Quit Smoking - Synergy Hypnotherapy

Quit Smoking

Why Am I Addicted to Smoking? and How Can Hypnotherapy Help Me Quit Smoking!

Women snapping cigarette

Addiction happens when someone compulsively engages in behaviour such as smoking. This is when you’re craving for a substance or a behaviour that comes from an emotional or psychological desire. Your brain is so powerful that it can produce physical symptoms like withdrawal, including cravings, irritability and insomnia. Even when bad side effects kick in and people feel like they’re losing control, addicts can’t stop smoking.

Women snapping cigarette

What Are the Symptoms of Smoking Addiction?

You may experience a range of symptoms and they will vary from one person to another. Below is a range of symptoms that you may experience that will cause you to want to smoke. These symptoms keep you smoking just to cope.

Emotional Signs of a Smoking Addiction May Include

  • Angry
  • Sad
  • Anxious
  • Guilt
  • Resentment
  • Resentment
  • Shame
  • Useless
  • Not good enough
  • Worthless
  • Unlovable
  • Lost
  • Helpless
  • Trapped
  • Confused
  • Lonely
  • Isolated
  • Failure
  • Exhausted
  • Hopeless
  • Numb
  • Empty

Other Signs of a Smoking Addiction May Include

  • Seeing changes in eating habits, sleeping habits, or weight.
  • Feeling sick or shaky when trying to quit.
  • You’ve been unsuccessful in trying to quit.
  • It’s a way to forget your problems or to try to relax.

Symptoms of Withdrawal from Smoking May Include

The symptoms of withdrawal will include all or some of what is listed in the above section “What Are the Symptoms of Smoking Addiction?” but the intensity will be greater than when engaging in the smoking addiction which eases these withdrawal symptoms. Which is driving them to take up the smoking addiction again, which is why it’s so hard for them to quit smoking!

What Are the Complications of Smoking?

Dangerous Chemicals in Tobacco Smoke

Tar

Is the word for the solid particles suspended in tobacco smoke. The particles contain chemicals, including cancer-causing substances (carcinogens). Tar is sticky and brown and stains teeth, fingernails, and lung tissue.

Carbon Monoxide

Is a poisonous gas. It is odourless and colourless and, in large doses, quickly causes death because it takes the place of oxygen in the blood. In people who smoke, the carbon monoxide in their blood makes it harder for oxygen to get to their organs and muscles.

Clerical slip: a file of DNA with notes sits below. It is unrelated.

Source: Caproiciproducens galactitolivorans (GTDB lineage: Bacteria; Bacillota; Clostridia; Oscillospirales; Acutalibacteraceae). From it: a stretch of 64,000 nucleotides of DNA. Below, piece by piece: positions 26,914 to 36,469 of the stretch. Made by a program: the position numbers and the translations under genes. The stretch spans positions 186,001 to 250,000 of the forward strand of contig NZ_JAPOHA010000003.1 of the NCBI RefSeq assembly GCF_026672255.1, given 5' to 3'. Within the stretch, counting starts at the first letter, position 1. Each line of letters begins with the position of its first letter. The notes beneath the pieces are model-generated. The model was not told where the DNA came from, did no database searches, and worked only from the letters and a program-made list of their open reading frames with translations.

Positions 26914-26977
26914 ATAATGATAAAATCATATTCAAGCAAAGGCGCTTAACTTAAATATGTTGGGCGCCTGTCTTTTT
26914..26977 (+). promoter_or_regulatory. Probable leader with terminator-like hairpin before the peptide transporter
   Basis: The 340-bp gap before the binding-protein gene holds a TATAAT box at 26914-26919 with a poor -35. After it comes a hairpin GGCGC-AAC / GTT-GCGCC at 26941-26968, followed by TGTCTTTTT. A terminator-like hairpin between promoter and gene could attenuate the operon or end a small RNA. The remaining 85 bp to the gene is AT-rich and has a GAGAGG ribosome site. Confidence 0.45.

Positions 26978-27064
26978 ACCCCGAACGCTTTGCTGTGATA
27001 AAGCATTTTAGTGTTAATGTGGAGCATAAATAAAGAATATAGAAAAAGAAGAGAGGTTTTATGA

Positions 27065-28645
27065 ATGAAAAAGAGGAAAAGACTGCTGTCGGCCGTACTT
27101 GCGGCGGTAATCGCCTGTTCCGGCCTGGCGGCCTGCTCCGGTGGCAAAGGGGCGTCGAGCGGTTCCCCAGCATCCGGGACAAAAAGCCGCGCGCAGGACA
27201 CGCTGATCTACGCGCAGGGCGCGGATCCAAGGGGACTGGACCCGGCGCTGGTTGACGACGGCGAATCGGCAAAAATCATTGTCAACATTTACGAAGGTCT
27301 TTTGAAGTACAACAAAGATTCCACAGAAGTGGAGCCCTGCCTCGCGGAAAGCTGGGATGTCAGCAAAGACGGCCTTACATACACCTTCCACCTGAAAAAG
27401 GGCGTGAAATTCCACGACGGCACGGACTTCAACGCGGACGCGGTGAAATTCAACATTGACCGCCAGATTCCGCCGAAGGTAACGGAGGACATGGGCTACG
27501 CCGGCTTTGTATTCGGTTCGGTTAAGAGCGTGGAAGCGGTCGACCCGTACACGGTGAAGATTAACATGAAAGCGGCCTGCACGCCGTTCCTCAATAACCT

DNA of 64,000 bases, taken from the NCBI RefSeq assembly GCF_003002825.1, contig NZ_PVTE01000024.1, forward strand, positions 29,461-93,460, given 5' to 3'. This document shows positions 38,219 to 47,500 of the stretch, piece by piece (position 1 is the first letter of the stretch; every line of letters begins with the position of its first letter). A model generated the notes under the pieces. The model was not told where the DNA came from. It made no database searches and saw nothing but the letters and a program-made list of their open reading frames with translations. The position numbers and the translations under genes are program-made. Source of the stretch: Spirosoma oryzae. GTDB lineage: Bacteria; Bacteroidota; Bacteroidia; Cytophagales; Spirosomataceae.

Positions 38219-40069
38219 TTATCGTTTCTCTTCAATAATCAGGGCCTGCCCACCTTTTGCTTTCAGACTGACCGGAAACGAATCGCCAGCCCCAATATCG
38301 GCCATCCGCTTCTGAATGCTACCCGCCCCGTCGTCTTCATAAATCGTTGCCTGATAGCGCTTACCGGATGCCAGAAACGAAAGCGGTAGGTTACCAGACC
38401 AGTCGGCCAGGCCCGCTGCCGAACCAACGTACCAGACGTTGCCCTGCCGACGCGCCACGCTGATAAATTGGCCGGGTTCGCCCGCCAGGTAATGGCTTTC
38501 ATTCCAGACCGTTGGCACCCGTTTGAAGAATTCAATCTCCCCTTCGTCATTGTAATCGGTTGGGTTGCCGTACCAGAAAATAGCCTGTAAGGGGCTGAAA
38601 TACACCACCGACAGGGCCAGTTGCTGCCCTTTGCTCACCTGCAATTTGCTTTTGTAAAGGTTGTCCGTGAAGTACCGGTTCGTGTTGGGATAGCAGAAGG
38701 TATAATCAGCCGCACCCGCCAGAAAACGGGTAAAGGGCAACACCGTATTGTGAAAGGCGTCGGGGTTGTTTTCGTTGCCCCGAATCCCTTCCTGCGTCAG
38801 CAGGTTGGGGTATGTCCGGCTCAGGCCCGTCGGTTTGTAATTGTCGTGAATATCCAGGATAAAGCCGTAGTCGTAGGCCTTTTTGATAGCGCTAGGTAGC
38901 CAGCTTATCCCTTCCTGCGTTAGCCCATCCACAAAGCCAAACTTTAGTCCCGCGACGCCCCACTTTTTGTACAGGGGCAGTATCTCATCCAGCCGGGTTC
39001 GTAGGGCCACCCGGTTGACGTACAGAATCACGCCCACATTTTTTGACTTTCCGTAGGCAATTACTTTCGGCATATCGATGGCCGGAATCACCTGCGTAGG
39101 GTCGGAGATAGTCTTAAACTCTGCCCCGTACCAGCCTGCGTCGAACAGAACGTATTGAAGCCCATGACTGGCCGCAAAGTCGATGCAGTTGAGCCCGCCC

Oxidising Chemicals

Are highly reactive chemicals that can damage the heart muscles and blood vessels of people who smoke. They react with cholesterol, leading to the build-up of fatty material on artery walls. This leads to heart disease, stroke, and blood vessel disease.

Metals

Tobacco smoke contains several metals that cause cancer, including arsenic, beryllium, cadmium, chromium, cobalt, lead and nickel.

Radioactive Compounds

Tobacco smoke contains radioactive compounds that are known to be carcinogenic.

Effects of Smoking Tobacco on the Body

Effects of Smoking on the Respiratory System

  • Irritation of the trachea (windpipe) and larynx (voice box).
  • Reduced lung function and breathlessness due to swelling and narrowing of the lung airways and excess mucus in the lung passages.
  • Impairment of the lungs clearance system, leading to the build-up of poisonous substances, which results in lung irritation and damage.
  • Increased risk of lung infection and symptoms such as coughing and wheezing.
  • Permanent damage to the air sacs of the lungs.

Effects of Smoking on the Circulatory System

  • Raised blood pressure and heart rate.
  • Constriction (tightening) of blood vessels in the skin, resulting in a drop in skin temperature.
  • Less oxygen is carried by the blood during exercise.
  • Stickier blood, which is more prone to clotting.
  • Damage to the lining of the arteries, which is thought to be a contributing factor to atherosclerosis (the build-up of fatty deposits on the artery walls).
  • Reduced blood flow to extremities (fingers and toes).
  • Increased risk of stroke and heart attack due to blockages of the blood supply.

Effects of Smoking on the Immune System

  • Greater susceptibility to infections such as pneumonia and influenza.
  • More severe and longer-lasting illnesses.
  • Lower levels of protective antioxidants (such as vitamin C), in the blood.

Effects of Smoking on the Musculoskeletal System

  • Tightening of certain muscles.
  • Reduced bone density.

Effects of Smoking on Sexual Organs

Male
  • Lower sperm count.
  • Higher percentage of deformed sperm.
  • Genetic damage to sperm.
  • Impotence, which may be due to the effects of smoking on blood flow and damage to the blood vessels of the penis.
Female
  • Reduced fertility, menstrual cycle irregularities, or absence of menstruation.
  • Menopause reached one or two years earlier.
  • Increased risk of cancer of the cervix.
  • A person who smokes is aged over 35 years and taking the oral contraceptive pill has a greatly increased risk of stroke and heart attack.

Other Effects of Smoking on the Body

  • Irritation and inflammation of the stomach and intestines.
  • Increased risk of painful ulcers along the digestive tract.
  • Reduced ability to smell and taste.
  • Premature wrinkling of the skin.
  • Higher risk of blindness.
  • Gum disease (periodontitis).

Effects of Smoking on Babies